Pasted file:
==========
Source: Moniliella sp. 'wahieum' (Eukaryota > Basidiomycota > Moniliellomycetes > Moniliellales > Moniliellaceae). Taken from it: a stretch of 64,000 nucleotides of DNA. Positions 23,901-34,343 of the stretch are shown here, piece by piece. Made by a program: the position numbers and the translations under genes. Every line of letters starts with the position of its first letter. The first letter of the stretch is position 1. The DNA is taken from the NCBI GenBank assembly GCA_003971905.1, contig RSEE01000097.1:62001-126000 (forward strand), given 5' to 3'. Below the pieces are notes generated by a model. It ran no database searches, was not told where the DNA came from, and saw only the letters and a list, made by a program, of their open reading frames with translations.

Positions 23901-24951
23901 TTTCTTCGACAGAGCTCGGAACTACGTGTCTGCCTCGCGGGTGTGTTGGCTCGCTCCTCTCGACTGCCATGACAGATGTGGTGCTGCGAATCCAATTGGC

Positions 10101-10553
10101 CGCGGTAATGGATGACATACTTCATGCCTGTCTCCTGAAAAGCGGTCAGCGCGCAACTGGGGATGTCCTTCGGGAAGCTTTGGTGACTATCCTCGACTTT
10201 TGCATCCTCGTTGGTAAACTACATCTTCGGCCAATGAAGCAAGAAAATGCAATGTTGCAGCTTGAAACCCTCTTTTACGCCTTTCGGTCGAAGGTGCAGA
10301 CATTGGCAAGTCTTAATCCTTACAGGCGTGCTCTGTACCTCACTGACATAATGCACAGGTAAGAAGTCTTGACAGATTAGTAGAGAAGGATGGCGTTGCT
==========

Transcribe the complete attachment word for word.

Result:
Source: Moniliella sp. 'wahieum' (Eukaryota > Basidiomycota > Moniliellomycetes > Moniliellales > Moniliellaceae). Taken from it: a stretch of 64,000 nucleotides of DNA. Positions 23,901-34,343 of the stretch are shown here, piece by piece. Made by a program: the position numbers and the translations under genes. Every line of letters starts with the position of its first letter. The first letter of the stretch is position 1. The DNA is taken from the NCBI GenBank assembly GCA_003971905.1, contig RSEE01000097.1:62001-126000 (forward strand), given 5' to 3'. Below the pieces are notes generated by a model. It ran no database searches, was not told where the DNA came from, and saw only the letters and a list, made by a program, of their open reading frames with translations.

Positions 23901-24951
23901 TTTCTTCGACAGAGCTCGGAACTACGTGTCTGCCTCGCGGGTGTGTTGGCTCGCTCCTCTCGACTGCCATGACAGATGTGGTGCTGCGAATCCAATTGGC

Positions 10101-10553
10101 CGCGGTAATGGATGACATACTTCATGCCTGTCTCCTGAAAAGCGGTCAGCGCGCAACTGGGGATGTCCTTCGGGAAGCTTTGGTGACTATCCTCGACTTT
10201 TGCATCCTCGTTGGTAAACTACATCTTCGGCCAATGAAGCAAGAAAATGCAATGTTGCAGCTTGAAACCCTCTTTTACGCCTTTCGGTCGAAGGTGCAGA
10301 CATTGGCAAGTCTTAATCCTTACAGGCGTGCTCTGTACCTCACTGACATAATGCACAGGTAAGAAGTCTTGACAGATTAGTAGAGAAGGATGGCGTTGCT